Monday, 5 February 2018

The Rights of Man (1940)

This book is, in essence, a reworked version of The New World Order (1940). Wells had been involved with debates about the need for a global Bill of Rights since the outbreak of war, writing letters to the Times and the Daily Herald and talking about it with his fellow National Council for Civil Liberties and PEN members. In part because of his energy on this topic, a committee was established to draft a possible Declaration, which Wells was originally going to chair. He stepped down after getting into some hot-water when one of his newspaper articles attacked, with some vitriol, the architects of appeasement, Neville Chamberlain and Lord Halifax, and the fact were remaining in government to prosecute the war, and instead the committee was chaired by Lord Sankey, a former Lord Chancellor.

Discussion in committee passed into the public area via a monthly full-page report in the Daily Herald, and though the eventual conclusions became known as ‘The Sankey Declaration of the Rights of Man’ (1940) it's clear that Wells was the real driving force in the committee. According to Anthony West, who saw him often at this time, ‘he felt an overwhelming need to get a substantial document, on that would seem neither tentative nor specifically western,m on paper and on record before the strange period of inaction that had followed the rapid gobbling up of Poland should come to an end’ [West, H G Wells: Aspects of a Life (1984), 149].

The Rights of Man was issued by Penguin late in 1940, in tandem with another Penguin original, The Common Sense of War and Peace. The two books reference one another, but this is the work mostly concerned with laying-out the main terms of the Sankey Declaration, and explaining its main items in turn. It's clear and persuasive, and is worth reading, even today. Indeed, it was reprinted by Penguin in 2015 with a new introduction by Ali Smith. The contents page of the original edition gives a sense of what it covers:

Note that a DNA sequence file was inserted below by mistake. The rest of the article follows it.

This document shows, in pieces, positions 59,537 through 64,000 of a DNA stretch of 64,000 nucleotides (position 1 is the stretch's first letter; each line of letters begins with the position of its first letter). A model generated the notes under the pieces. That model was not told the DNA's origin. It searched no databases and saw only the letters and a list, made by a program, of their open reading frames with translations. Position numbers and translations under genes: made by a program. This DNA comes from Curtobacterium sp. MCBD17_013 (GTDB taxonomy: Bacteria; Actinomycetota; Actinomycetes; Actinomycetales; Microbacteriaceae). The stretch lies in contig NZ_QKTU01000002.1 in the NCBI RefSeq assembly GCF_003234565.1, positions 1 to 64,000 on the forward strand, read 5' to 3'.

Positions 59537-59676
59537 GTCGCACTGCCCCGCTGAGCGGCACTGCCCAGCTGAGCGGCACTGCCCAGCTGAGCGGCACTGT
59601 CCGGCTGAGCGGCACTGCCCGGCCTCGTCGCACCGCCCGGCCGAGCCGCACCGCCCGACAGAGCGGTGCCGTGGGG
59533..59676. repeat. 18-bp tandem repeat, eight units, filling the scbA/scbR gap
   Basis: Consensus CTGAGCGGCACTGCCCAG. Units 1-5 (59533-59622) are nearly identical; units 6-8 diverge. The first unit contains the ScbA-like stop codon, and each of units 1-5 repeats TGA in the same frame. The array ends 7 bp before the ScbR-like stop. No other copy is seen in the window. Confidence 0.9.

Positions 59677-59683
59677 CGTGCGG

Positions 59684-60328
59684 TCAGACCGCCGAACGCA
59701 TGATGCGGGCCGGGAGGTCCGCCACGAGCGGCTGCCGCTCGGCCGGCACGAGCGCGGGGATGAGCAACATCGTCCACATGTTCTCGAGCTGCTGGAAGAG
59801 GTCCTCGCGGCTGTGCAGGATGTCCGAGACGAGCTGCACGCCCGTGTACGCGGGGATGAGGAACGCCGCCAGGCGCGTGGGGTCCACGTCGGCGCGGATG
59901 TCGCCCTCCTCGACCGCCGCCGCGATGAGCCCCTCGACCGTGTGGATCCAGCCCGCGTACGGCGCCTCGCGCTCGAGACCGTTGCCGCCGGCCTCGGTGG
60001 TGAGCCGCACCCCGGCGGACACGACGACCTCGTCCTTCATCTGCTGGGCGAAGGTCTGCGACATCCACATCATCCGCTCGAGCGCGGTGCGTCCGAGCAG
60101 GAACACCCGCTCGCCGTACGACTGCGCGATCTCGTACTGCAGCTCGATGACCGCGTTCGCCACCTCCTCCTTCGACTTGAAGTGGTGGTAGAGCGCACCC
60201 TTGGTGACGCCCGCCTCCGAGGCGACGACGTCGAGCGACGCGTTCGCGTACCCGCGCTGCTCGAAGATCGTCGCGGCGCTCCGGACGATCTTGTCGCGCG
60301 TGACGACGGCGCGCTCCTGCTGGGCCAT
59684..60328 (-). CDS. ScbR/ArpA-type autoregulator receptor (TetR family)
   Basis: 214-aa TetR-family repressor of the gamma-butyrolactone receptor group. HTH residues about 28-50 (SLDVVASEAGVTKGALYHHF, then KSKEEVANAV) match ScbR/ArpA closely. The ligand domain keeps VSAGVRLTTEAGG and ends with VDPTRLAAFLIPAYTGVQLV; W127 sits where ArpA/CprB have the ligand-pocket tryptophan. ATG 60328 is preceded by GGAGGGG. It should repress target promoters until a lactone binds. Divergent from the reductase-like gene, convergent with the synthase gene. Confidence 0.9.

1. Imperative Need for a Declaration
2. Security from Violence
3. Habeus Corpus
4. Democratic Law
5. The New Tyranny of the Dossier
6. The Right to Subsistence
7. The Right to Work and to Have Posessions
8. Free Marker and Profit-Seeking
9. The Revised Declaration
10. A French Parallel
11. An Alternate Draft and Some Further Suggestions
12. The New Map of the World
13. A Book For Which The World is Waiting
‘Dossier’, there, means secret police files held against citizens, and that chapter is about the need to guard against the surveillance powers of the modern state. That's certainly not got any less timely.

The actual post-war United Nations Declaration of Human Rights, which is a document of dignity and power, is not associated with Wells by any but the most hardened Wells enthusiasts, though. The Sankey Declaration was one of many different sorts of proposed tabulations of human rights that fed into the process that produced that text, and by the time it was passed by the UN General Assembly, right at the end of 1948, Wells had been dead for several years.

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